Beyond the textbook
Does your child think school is a joke, a time for playing around with friends and only doing the minimum required for homework? Or perhaps your child does well in school, but only if you bribe them with things they want – money, video games, the latest fashions.

In that case, your child is probably not intrinsically motivated to learn.

They are most likely “doing school” because of extrinsic, or outside, factors, such as getting A’s from their teachers and/or money from you for getting A’s from their teachers. They don’t yet value education in itself, to see that knowledge brings things like power, enlightenment, the tools to succeed, and the ability to help others. Below are just a few ways you can foster your child’s self-motivation to learn.

 

Motivation from within

If you have been feeding your good grades and positive behavior in school with candy, money, and/or trips to cool places, try having an open discussion about education before you minimize or take away those external rewards. Start by telling your child that you are proud of her past accomplishments. Then ask how she did it. You may be surprised to discover that she already possesses some interior motivation. She might say learning makes her feel smarter or better about herself. Follow up by discussing how education has changed your life for the better. Give examples from your academic and personal life of how knowledge has gotten you intangible rewards, such as better health and self-esteem.

 

Create a knowledge thermometer

To create the positive feeling that comes from learning something new (an internal motivator), make a knowledge thermometer in your home. On a long sheet of butcher paper or the white side of wrapping paper, draw a thermometer about 5 feet long. Instead of creating a temperature scale, section-off the thermometer with numbers increasing by 10. Leave the tall column empty. Finally, post the thermometer in a frequently used room in your home.

Each day after school, have your child use a red marker to indicate the number of things she learned. For example, if he learned three facts from history, one skill from math, and one way to use a colon, fill the thermometer to the section halfway between the 1 and 10 mark on the number line. Test your child on the number of things he learned before he fills it. For more complex information (e.g., how to multiply fractions), have your child post a piece of graded work that demonstrates his knowledge near the thermometer. Once your child sees how much he learns each day, his pride will increase as the red column grows.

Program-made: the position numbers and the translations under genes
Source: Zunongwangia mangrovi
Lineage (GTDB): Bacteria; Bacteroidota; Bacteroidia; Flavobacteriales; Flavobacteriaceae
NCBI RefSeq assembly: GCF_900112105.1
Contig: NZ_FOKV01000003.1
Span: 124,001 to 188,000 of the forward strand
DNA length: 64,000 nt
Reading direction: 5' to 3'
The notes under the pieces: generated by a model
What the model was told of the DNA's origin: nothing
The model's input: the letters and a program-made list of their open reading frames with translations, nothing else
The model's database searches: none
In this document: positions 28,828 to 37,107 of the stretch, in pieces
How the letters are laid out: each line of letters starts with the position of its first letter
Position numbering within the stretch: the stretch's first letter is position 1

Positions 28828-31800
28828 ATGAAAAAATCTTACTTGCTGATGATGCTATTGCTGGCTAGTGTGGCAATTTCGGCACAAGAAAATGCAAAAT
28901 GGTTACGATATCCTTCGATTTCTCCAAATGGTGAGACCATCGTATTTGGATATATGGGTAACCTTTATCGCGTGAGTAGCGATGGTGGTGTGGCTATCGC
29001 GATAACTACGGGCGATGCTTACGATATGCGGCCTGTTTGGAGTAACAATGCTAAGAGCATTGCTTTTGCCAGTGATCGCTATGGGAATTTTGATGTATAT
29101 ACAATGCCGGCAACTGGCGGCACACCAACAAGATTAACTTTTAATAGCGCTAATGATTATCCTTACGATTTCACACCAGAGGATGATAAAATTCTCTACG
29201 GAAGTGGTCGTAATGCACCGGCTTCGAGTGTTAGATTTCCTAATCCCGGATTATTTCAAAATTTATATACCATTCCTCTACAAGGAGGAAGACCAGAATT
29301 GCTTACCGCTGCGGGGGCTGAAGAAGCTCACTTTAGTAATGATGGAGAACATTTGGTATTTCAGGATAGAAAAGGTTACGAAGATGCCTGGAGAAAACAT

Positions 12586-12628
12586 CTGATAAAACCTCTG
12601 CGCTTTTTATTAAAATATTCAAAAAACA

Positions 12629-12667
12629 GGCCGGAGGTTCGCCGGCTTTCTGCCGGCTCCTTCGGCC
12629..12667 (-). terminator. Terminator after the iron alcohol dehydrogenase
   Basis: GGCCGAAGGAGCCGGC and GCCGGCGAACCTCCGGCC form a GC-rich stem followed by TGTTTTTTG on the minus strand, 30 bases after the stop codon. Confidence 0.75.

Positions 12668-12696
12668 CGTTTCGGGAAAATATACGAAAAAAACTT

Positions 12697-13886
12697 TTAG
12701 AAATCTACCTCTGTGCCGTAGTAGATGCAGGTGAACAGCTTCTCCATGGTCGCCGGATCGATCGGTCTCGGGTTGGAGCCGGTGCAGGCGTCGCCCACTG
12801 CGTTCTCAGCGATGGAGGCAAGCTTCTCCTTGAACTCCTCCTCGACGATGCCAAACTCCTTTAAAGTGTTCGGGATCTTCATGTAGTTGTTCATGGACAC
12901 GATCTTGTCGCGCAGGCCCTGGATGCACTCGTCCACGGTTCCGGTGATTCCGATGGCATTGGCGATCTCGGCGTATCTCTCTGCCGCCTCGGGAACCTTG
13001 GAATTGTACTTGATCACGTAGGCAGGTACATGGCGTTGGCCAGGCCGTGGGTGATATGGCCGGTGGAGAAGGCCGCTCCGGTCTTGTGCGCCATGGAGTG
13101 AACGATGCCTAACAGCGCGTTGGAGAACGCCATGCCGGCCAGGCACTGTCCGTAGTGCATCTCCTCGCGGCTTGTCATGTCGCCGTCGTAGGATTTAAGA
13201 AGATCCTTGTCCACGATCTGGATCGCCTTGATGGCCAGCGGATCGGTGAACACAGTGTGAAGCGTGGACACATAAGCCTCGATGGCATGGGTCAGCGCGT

Revel in the process

In order to get your child excited about learning, she needs to see that learning is exciting. If up till now you have forced your child to learn multiplication facts and/or spelling words by copying them 10 times each, your child may view learning as a chore, something to do before playing Def Jam Rapstar. Therefore, give your child realistic learning experiences where the fun is apparent. Create a science project or compose a speech together, and point out the fun you two have in the process. Think of other ways to make learning more realistic and creative. For example, you can show your child how to add fractions by combining the amounts of ingredients in recipes. When your child has fun during learning, she will soon see that the actual process of learning is a reward in itself.

 

Share the knowledge

One of the enjoyments of learning is being able to share what you know in order to benefit others. Your child can easily tutor a younger sibling or cousin. If your child has learned to research information using various search engines and library systems on the Internet, have him teach a senior who is not as technologically advanced to do the same. If your child has learned to solve percentage problems, ask him to pass that knowledge along to an adult who finds it difficult to calculate sale items (e.g. 20 percent off) or restaurant tips. When your child sees a positive outcome in someone else’s life from what he knows, he’ll appreciate learning all the more.